EU, U.S. carbon emissions on downward trend
Both European Union and U.S. carbon emissions have fallen sharply over the past five years, but working out whether that will continue requires teasing out short-term and one-off factors, and pinpointing lasting efficiency gains.
Some causes are temporary or one-off: clearly, over the last several years energy demand was lower as a result of the financial crisis; while the weather can have a large impact, including a mild 2011/2012 winter in the United States.
The U.S. shift to natural gas from coal, as a result of the shale energy revolution, has a few years to play out but will taper off and so could be seen as a medium-term factor.
Two trends are longer term: first, a shift towards renewable power, especially in the EU for the rest of this decade, and also in the United States if costs continue to fall; and second, a trend towards more energy efficiency.
Continuing, falling emissions have implications for fossil fuel demand, and where driven by efficiency, for competitiveness.
They may also allow developed countries to offer modest targets to curb greenhouse gases at long-running U.N.-backed climate talks, and so keep these ticking over.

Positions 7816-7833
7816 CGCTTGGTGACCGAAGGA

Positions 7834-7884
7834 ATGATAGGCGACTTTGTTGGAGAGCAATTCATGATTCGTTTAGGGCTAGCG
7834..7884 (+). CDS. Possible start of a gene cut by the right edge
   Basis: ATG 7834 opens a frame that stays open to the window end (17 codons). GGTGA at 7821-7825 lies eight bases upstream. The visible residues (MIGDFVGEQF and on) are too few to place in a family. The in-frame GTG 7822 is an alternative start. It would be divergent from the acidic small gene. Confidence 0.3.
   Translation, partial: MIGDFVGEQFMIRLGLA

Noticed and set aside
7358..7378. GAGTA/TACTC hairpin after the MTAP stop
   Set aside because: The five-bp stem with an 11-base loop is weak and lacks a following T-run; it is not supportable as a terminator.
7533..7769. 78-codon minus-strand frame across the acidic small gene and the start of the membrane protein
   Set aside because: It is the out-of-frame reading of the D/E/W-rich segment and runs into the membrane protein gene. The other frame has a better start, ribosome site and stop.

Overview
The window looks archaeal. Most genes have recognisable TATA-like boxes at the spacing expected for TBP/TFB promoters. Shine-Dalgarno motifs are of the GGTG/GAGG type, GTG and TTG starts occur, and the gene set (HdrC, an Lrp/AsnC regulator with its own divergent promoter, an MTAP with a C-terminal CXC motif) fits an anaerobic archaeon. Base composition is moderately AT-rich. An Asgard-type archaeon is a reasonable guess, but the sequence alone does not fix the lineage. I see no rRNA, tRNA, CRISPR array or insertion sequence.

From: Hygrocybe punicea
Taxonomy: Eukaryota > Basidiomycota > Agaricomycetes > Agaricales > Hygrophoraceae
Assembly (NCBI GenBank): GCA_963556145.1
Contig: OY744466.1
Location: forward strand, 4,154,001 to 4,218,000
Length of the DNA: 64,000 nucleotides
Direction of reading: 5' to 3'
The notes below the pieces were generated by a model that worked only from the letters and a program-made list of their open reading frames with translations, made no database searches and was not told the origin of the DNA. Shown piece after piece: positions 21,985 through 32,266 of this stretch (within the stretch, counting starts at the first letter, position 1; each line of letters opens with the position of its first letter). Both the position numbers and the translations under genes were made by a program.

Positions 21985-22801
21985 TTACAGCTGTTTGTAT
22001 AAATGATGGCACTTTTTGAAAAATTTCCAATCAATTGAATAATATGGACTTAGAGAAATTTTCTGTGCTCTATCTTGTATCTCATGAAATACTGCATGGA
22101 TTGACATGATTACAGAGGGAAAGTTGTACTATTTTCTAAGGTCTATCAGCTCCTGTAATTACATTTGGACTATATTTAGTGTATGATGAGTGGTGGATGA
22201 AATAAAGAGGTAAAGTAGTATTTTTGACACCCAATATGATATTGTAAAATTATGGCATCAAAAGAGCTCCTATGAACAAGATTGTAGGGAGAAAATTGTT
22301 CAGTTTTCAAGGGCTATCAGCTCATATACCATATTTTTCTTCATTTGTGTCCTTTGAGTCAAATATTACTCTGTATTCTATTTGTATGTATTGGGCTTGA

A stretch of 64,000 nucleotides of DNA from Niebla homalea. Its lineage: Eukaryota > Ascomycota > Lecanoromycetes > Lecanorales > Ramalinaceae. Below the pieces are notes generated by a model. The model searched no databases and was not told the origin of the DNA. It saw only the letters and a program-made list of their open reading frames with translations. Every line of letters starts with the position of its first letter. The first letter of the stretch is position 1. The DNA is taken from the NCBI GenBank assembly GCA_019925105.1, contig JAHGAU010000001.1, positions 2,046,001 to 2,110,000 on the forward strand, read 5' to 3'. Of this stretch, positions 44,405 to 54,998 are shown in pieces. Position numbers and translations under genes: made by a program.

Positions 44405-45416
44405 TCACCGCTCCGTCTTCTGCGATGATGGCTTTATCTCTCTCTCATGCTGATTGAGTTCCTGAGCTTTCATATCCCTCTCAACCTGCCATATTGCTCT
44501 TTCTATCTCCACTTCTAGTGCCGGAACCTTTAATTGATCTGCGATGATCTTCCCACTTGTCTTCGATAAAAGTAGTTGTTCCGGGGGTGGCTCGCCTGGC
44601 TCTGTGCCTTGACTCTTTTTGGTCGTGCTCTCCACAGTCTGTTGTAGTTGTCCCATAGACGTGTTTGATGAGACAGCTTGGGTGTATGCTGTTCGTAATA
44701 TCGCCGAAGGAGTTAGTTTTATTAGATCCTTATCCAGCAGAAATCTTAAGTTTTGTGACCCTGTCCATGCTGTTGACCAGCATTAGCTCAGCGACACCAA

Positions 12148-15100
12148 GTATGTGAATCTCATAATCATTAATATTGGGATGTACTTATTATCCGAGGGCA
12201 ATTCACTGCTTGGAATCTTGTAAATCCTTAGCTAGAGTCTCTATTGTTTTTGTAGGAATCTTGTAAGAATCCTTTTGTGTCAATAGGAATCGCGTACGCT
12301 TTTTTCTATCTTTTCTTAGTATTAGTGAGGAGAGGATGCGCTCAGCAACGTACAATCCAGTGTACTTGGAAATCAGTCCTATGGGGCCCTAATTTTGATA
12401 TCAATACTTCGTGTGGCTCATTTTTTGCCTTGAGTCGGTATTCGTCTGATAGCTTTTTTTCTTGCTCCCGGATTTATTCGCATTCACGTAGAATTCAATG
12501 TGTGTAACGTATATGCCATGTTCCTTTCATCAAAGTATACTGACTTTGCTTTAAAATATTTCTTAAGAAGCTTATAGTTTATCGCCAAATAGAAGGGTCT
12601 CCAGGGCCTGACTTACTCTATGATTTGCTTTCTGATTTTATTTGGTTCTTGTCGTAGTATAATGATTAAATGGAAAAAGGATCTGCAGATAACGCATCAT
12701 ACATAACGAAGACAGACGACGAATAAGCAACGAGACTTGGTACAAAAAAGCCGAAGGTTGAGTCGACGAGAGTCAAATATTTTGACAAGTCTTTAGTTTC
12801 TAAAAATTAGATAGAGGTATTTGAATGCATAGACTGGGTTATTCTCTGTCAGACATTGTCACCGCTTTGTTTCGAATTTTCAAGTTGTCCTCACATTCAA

The long-term trend for global greenhouse gases - and for expected climate change - will depend on emerging economies and how far investment in energy efficiency and low-carbon energy balance spending in oil and coal.
U.S. carbon emissions reached an 18-year low last year, the U.S. Energy Information Administration (EIA) government data body said on Monday, in its report: "U.S. Energy-Related Carbon Dioxide Emissions, 2012". (Chart 1)
Carbon dioxide (CO2) emissions have fallen in five out of the last seven years, and are now 12 percent below their highest level in 2007, suggesting that they may have peaked.
Most of the falls in the past five years were due to slower economic growth and a switch to natural gas and renewable power from coal.
Significantly, last year emissions fell even as the economy grew strongly, by 2.8 percent, and the biggest single factor was a decline in energy consumption, rather than a switch from coal to gas, according to the EIA.
In the European Union, greenhouse gas emissions including CO2 peaked three decades ago before east European countries switched to liberalised market economies, crushing their industrial output as a result.
More recently, emissions were flat until a sharp fall in 2007 as a result of the financial crisis and a shift to renewable power.